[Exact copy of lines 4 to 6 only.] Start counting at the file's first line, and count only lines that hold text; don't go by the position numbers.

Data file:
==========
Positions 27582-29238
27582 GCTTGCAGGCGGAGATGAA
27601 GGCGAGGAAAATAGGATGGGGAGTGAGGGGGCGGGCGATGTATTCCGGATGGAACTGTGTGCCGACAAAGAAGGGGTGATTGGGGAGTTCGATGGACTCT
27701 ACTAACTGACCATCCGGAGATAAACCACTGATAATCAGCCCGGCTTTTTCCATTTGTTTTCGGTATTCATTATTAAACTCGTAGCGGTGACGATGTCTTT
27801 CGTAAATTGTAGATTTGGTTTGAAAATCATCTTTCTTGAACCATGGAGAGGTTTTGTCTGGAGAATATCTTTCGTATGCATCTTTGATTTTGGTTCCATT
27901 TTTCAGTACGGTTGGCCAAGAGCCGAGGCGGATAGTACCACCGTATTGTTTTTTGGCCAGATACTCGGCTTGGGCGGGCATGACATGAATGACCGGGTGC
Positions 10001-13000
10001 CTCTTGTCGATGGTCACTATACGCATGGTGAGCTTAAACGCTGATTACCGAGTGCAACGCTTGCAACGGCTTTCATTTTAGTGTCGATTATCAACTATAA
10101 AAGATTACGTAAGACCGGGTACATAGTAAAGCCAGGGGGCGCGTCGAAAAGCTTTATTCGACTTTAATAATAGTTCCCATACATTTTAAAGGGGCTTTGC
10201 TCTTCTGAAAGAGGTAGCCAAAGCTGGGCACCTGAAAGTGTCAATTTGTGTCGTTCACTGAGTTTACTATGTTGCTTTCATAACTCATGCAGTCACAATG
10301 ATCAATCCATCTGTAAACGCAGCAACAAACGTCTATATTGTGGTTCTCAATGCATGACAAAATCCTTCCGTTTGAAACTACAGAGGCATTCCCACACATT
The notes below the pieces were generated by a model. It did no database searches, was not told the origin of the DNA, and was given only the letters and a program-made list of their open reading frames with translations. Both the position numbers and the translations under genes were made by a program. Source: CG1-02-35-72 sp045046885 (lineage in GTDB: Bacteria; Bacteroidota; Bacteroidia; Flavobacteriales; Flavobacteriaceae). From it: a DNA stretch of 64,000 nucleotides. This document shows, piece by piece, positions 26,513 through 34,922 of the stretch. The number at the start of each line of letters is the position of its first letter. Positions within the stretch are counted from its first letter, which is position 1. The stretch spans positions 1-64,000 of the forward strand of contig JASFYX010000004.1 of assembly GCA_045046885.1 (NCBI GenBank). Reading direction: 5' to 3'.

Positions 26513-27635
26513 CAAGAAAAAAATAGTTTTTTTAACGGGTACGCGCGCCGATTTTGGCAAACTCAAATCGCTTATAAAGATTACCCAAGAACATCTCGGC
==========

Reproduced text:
27701 ACTAACTGACCATCCGGAGATAAACCACTGATAATCAGCCCGGCTTTTTCCATTTGTTTTCGGTATTCATTATTAAACTCGTAGCGGTGACGATGTCTTT
27801 CGTAAATTGTAGATTTGGTTTGAAAATCATCTTTCTTGAACCATGGAGAGGTTTTGTCTGGAGAATATCTTTCGTATGCATCTTTGATTTTGGTTCCATT
27901 TTTCAGTACGGTTGGCCAAGAGCCGAGGCGGATAGTACCACCGTATTGTTTTTTGGCCAGATACTCGGCTTGGGCGGGCATGACATGAATGACCGGGTGC